Update on Urinary Stone Formation

Submitted by UCSF Urology on December 19, 2016 at 9:59 am

As a teaching institution, UCSF Urology patients are seen by Dr Stoller with stone imageworld-class physicians, many of whom are also internationally recognized researchers.  The added benefit of being seen by Clinician Researchers as their doctor is that these physicians are often at the forefront of their field.  Such is the case for Marshall Stoller, MD, and Tom Chi, MD, who use basic science as well as epidemiologic approaches to continuously improve the care of patients with urinary stone disease.  

Dr. Stoller presented an overview of the latest research at the American Urological Association 2016 national conference focusing on the events leading up to a stone disease precursor called “Randall plaques.”  As reported by the conference, his review, combining “perspectives from urology, chemistry, flow dynamics and other disciplines has created a better picture of the events that precipitate stone formation.”  

At the conference, he explained how flow dynamics that underlie the creation of Randall plaques appear to be key to stone formation.  Small calcifications within the kidney, Randall plaques have long been thought to be precursors to kidney stone disease, but just how they lead to stone formation has been unclear. According to the new theory based on high-resolution imaging, mineral accretions initially form in tubules at the base of the renal papilla, leading to the formation of interstitial biominerals (Randall plaques) at the tip of the papilla.  Biomineral accumulation occurs in part because urine tubules and blood vessels must adapt to the shape of the papilla, which narrows at the tip. The biominerals ultimately change flow dynamics, and that can lead to further precipitates. Depending on each individual’s anatomy, concentric rings of mineral deposits can build up, slowly narrowing the openings of the tubules within the papilla. If these stone elements become dislodged, they can obstruct the ureter, causing severe pain.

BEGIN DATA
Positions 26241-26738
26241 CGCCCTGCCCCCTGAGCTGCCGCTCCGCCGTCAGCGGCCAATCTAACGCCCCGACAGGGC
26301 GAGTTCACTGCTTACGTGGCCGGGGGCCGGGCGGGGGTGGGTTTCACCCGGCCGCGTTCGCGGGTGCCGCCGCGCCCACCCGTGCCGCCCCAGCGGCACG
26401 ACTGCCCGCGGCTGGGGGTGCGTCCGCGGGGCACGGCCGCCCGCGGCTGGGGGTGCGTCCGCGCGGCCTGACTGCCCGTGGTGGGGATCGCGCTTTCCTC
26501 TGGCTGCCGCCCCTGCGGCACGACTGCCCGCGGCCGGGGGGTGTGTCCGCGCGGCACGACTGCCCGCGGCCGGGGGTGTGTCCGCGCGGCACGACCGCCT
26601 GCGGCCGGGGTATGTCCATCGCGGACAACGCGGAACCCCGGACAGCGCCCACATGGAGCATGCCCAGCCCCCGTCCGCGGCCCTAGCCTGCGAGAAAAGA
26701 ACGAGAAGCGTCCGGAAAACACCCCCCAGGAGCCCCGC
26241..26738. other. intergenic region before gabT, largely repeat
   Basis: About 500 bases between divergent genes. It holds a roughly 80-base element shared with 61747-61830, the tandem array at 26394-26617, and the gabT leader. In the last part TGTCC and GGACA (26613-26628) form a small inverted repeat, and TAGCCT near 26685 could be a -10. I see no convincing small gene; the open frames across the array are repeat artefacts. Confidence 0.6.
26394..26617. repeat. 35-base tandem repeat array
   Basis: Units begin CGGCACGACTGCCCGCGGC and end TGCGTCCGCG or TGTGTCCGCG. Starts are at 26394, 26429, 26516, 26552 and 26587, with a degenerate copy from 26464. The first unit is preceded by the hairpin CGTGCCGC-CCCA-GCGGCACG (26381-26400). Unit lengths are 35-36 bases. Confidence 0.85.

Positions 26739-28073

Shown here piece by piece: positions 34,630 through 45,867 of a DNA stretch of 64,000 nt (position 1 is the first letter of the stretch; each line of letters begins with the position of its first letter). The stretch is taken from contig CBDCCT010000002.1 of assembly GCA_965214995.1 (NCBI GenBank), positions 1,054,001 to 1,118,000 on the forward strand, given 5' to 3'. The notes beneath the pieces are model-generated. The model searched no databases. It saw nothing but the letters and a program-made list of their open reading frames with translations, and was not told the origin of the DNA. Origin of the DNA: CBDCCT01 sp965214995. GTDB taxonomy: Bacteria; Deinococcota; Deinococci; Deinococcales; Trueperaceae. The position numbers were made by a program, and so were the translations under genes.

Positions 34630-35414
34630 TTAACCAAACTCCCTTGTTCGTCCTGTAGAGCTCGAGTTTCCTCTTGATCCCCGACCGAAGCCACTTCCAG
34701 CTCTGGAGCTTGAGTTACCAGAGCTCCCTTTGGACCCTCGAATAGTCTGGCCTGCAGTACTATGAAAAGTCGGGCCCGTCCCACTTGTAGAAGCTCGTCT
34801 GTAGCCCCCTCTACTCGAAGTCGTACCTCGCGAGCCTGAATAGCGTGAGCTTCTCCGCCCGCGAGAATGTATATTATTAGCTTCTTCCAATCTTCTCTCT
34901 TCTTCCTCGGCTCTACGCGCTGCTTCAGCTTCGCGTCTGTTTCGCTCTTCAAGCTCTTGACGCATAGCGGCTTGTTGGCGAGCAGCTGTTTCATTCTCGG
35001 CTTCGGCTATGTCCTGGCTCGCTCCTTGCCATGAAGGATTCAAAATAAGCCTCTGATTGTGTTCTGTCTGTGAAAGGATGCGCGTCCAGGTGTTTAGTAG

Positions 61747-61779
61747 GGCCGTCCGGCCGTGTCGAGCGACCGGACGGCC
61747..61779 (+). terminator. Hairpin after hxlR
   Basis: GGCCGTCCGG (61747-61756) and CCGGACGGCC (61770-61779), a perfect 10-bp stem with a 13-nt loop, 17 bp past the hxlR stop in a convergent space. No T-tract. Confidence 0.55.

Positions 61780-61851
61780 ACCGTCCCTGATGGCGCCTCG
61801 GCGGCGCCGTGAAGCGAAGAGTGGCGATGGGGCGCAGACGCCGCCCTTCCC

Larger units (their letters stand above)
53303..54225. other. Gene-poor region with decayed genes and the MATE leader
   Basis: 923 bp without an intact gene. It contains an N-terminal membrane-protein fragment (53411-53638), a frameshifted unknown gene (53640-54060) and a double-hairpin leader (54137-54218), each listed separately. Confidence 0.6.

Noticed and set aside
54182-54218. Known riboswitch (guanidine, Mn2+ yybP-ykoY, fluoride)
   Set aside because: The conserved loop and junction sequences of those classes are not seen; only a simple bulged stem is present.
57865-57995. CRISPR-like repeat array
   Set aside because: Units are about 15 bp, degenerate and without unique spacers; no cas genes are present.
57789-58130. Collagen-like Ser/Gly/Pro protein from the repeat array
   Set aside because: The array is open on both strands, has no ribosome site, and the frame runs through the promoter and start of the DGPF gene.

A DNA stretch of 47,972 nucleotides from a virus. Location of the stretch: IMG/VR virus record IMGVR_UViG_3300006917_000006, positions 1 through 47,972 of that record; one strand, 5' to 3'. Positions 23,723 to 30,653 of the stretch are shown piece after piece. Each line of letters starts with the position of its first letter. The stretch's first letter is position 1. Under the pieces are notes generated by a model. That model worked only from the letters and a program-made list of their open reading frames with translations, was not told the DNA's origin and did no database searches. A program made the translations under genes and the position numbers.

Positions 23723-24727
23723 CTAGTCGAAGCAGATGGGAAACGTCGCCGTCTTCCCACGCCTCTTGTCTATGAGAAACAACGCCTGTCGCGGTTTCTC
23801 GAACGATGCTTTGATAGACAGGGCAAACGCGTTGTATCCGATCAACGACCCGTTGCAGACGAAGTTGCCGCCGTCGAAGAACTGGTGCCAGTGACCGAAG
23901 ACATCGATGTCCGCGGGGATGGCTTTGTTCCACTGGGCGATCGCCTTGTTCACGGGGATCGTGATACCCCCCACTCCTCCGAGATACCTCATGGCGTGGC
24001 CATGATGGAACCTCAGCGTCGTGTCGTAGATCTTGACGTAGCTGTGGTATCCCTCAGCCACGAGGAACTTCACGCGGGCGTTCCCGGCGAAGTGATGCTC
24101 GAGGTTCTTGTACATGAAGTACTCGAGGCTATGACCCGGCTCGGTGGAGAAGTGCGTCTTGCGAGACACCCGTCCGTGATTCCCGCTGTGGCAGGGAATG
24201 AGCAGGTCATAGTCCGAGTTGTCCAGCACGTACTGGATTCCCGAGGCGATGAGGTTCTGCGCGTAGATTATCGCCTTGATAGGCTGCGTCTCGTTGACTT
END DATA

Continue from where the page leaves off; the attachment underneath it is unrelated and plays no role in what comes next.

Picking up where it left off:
“The closer we are to understanding the exact science of how stones are formed,” says Dr. Stoller, “the closer we will come to designing precision treatments to improve this painful condition.”

A critical key to understanding stone formation is the epidemiologic information that can only be garnered and understood through the creation of a robust, carefully collected database.  Dr. Chi has designed and has started to populate such a tool at UCSF utilizing an automated approach.

“Our goal is to track how patients experience kidney stone disease and what their treatment outcomes are like in a real time manner. One innovation we are using for these studies is a means to automate patient data collection directly from their electronic medical record,” explains Dr. Chi. “This can only be done with the generous support of volunteer patients who agree to contribute their clinical information, fill out surveys and donate samples for current and future studies.  We are grateful for their participation and hope creating this new body of knowledge will contribute to the cures of tomorrow.”